The medical investigation normally used to confirm diagnosis is an ultrasound scan. A consultant may request one to try to determine why the tendinopathy has occurred (ie to see if the bursa is inflamed, if there are degenerative changes of the tendon, or if there is some evidence of osteoarthritis). It may also be used to check there are no tears within the tendon or muscle that may account for the pain. If an ultrasound scan is not used then an MRI scan may be instead.


Rehabilitation is not broken down strictly in to early, mid and late stage as much as trying to correct the altered patterns of movement that have caused the tendinopathy.

1)     Load management and patient education

–        This involves stopping the aggravating movement as much as possible, for example not carrying a handbag on the affected side, or not doing bench pressing in the gym.

2)     Scapula Control

–        This may include taping to give the client feedback on where the correct scapular position is.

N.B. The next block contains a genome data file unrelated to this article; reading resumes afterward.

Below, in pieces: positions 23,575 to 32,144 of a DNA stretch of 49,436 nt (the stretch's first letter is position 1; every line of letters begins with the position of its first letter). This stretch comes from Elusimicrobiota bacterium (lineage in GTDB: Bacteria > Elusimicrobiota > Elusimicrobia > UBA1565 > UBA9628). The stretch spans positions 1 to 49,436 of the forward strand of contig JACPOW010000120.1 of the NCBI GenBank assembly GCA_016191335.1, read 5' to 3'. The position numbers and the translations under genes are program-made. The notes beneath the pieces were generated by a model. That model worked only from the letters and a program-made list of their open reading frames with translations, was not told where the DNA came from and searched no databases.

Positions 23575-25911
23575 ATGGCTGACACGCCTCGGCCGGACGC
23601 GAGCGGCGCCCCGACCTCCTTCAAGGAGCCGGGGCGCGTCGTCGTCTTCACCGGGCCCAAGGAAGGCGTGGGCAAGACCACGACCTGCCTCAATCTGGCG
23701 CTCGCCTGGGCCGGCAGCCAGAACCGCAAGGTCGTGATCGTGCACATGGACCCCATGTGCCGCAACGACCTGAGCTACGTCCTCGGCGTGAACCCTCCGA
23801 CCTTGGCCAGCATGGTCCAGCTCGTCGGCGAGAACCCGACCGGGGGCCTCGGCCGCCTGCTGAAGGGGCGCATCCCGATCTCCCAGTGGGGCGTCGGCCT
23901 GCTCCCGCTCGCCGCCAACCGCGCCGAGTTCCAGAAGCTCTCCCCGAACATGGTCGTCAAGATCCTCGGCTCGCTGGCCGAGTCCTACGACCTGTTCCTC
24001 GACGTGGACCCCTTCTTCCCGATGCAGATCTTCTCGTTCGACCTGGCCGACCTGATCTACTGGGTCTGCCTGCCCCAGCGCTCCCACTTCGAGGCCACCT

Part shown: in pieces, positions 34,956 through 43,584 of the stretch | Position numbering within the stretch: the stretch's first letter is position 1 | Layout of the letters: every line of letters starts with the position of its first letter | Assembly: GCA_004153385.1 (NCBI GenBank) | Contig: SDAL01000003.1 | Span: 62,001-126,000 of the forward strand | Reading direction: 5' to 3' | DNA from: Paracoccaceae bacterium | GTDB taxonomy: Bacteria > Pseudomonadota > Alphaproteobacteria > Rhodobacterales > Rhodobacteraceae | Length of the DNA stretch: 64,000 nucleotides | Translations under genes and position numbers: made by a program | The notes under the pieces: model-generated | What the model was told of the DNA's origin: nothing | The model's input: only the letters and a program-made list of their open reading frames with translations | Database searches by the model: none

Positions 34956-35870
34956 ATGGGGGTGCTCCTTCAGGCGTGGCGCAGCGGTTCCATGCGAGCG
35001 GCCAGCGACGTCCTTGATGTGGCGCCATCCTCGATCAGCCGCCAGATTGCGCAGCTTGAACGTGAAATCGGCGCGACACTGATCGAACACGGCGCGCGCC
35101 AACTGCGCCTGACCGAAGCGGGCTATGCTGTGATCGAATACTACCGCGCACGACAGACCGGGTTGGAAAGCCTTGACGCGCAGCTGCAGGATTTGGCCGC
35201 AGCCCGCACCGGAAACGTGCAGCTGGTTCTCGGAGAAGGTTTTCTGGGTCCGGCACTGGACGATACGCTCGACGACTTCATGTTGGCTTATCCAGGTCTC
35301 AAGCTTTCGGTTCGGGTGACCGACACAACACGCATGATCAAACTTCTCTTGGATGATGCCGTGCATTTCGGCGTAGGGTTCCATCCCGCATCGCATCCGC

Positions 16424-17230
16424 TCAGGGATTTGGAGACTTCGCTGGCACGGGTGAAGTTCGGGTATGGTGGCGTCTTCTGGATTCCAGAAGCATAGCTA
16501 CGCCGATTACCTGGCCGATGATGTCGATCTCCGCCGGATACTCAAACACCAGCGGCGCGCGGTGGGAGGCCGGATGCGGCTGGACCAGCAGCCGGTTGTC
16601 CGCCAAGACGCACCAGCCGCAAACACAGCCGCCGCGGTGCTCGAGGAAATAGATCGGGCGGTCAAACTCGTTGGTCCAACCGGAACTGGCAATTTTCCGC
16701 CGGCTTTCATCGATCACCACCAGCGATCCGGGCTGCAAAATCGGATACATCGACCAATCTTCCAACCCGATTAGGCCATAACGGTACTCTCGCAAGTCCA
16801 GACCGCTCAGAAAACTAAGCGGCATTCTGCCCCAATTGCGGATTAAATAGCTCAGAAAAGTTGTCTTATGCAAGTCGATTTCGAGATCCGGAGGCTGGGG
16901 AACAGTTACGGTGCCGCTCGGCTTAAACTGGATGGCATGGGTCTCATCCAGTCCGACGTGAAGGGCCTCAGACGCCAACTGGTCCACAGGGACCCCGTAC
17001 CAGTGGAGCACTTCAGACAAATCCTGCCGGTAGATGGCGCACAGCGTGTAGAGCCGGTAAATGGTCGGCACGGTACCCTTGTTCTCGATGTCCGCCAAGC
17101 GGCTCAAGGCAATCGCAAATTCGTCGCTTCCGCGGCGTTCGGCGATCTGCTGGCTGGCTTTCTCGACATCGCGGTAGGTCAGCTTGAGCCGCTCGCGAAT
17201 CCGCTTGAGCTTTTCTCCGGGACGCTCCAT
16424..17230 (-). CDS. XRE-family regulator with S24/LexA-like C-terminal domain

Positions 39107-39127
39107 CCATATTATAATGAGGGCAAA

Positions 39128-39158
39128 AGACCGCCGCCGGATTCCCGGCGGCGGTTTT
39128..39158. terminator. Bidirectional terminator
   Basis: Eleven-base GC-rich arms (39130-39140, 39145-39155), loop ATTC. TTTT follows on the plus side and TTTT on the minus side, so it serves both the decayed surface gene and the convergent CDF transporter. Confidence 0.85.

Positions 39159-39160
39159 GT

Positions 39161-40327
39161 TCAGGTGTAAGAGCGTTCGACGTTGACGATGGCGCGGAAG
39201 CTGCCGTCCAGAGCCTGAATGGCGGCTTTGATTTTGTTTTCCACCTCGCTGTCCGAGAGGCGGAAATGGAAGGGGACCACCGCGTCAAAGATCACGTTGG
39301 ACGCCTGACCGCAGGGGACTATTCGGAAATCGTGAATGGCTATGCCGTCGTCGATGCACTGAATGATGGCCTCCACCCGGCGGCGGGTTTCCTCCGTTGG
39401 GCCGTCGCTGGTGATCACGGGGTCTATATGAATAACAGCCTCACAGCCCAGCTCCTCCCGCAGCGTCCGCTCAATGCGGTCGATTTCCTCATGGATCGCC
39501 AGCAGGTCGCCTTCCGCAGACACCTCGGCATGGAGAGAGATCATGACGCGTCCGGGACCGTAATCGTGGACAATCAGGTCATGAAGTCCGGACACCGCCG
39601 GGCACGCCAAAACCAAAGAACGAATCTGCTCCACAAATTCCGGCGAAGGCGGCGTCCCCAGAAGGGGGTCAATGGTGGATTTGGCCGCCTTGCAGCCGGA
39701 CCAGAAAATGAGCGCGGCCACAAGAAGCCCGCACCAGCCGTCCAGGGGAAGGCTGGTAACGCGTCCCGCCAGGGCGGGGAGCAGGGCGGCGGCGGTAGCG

–        Scapula exercises lying down, progressing to sitting and standing up, moving the arm through its range.

–        Exercises that mimic the most painful functional movement.

–        All these exercises will be painfree and fatigue free

3)     Stretching of tight muscles

–        These often include chest stretches or shoulder stretches.

4)     Rotator cuff muscle strengthening

–        This will be largely working on the synchronization of the shoulder muscles, especially the rotator cuff muscles. This will start with arm rotation exercises lying down, progressing to sitting up and standing up.

–        Once these muscles are strong and synchronized then exercises will be started involving scapula movement and rotator cuff muscle strengthening. The purpose of this is to reduce the risk of the tendinopathy happening again.

5)     Rectifying any other factors involved, for example neck pain, poor posture, back stiffness.

How this rehabilitation happens and the exercises given are very dependant on the therapist, what the client can do, and what the client wants to be able to do. This is a very general programme and different to the prescriptive nature of the others in this series.

Shoulder Tendinopathy Conclusion

Hopefully this provides a general programme of what to expect when attending physiotherapy for a shoulder tendinopathy. As stated earlier each physiotherapist may do things slightly different and this is purely some guidance.

Any questions that you may have or if you would like further information please do not hesitate to contact the clinic.